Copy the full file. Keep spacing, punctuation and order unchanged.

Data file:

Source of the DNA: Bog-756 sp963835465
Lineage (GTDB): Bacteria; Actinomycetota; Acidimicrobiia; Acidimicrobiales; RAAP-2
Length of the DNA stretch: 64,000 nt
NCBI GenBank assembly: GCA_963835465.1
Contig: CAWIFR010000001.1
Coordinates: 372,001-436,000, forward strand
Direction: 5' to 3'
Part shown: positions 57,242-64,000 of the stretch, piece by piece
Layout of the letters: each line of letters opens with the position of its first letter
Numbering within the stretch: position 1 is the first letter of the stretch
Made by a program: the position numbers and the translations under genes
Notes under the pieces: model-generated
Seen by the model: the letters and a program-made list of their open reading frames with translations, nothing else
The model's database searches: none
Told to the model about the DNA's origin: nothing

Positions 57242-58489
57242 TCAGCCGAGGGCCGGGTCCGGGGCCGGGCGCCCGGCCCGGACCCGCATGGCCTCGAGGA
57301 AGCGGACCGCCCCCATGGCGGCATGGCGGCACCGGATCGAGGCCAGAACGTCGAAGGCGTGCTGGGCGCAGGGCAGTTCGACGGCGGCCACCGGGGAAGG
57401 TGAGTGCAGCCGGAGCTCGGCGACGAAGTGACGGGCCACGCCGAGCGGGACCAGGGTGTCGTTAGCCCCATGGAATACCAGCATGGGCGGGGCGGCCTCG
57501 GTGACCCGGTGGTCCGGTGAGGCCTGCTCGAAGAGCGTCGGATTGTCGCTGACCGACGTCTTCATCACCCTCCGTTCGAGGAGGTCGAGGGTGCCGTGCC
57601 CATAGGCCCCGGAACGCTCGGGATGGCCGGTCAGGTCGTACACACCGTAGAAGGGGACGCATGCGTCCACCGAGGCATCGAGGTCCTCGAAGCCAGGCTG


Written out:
Source of the DNA: Bog-756 sp963835465
Lineage (GTDB): Bacteria; Actinomycetota; Acidimicrobiia; Acidimicrobiales; RAAP-2
Length of the DNA stretch: 64,000 nt
NCBI GenBank assembly: GCA_963835465.1
Contig: CAWIFR010000001.1
Coordinates: 372,001-436,000, forward strand
Direction: 5' to 3'
Part shown: positions 57,242-64,000 of the stretch, piece by piece
Layout of the letters: each line of letters opens with the position of its first letter
Numbering within the stretch: position 1 is the first letter of the stretch
Made by a program: the position numbers and the translations under genes
Notes under the pieces: model-generated
Seen by the model: the letters and a program-made list of their open reading frames with translations, nothing else
The model's database searches: none
Told to the model about the DNA's origin: nothing

Positions 57242-58489
57242 TCAGCCGAGGGCCGGGTCCGGGGCCGGGCGCCCGGCCCGGACCCGCATGGCCTCGAGGA
57301 AGCGGACCGCCCCCATGGCGGCATGGCGGCACCGGATCGAGGCCAGAACGTCGAAGGCGTGCTGGGCGCAGGGCAGTTCGACGGCGGCCACCGGGGAAGG
57401 TGAGTGCAGCCGGAGCTCGGCGACGAAGTGACGGGCCACGCCGAGCGGGACCAGGGTGTCGTTAGCCCCATGGAATACCAGCATGGGCGGGGCGGCCTCG
57501 GTGACCCGGTGGTCCGGTGAGGCCTGCTCGAAGAGCGTCGGATTGTCGCTGACCGACGTCTTCATCACCCTCCGTTCGAGGAGGTCGAGGGTGCCGTGCC
57601 CATAGGCCCCGGAACGCTCGGGATGGCCGGTCAGGTCGTACACACCGTAGAAGGGGACGCATGCGTCCACCGAGGCATCGAGGTCCTCGAAGCCAGGCTG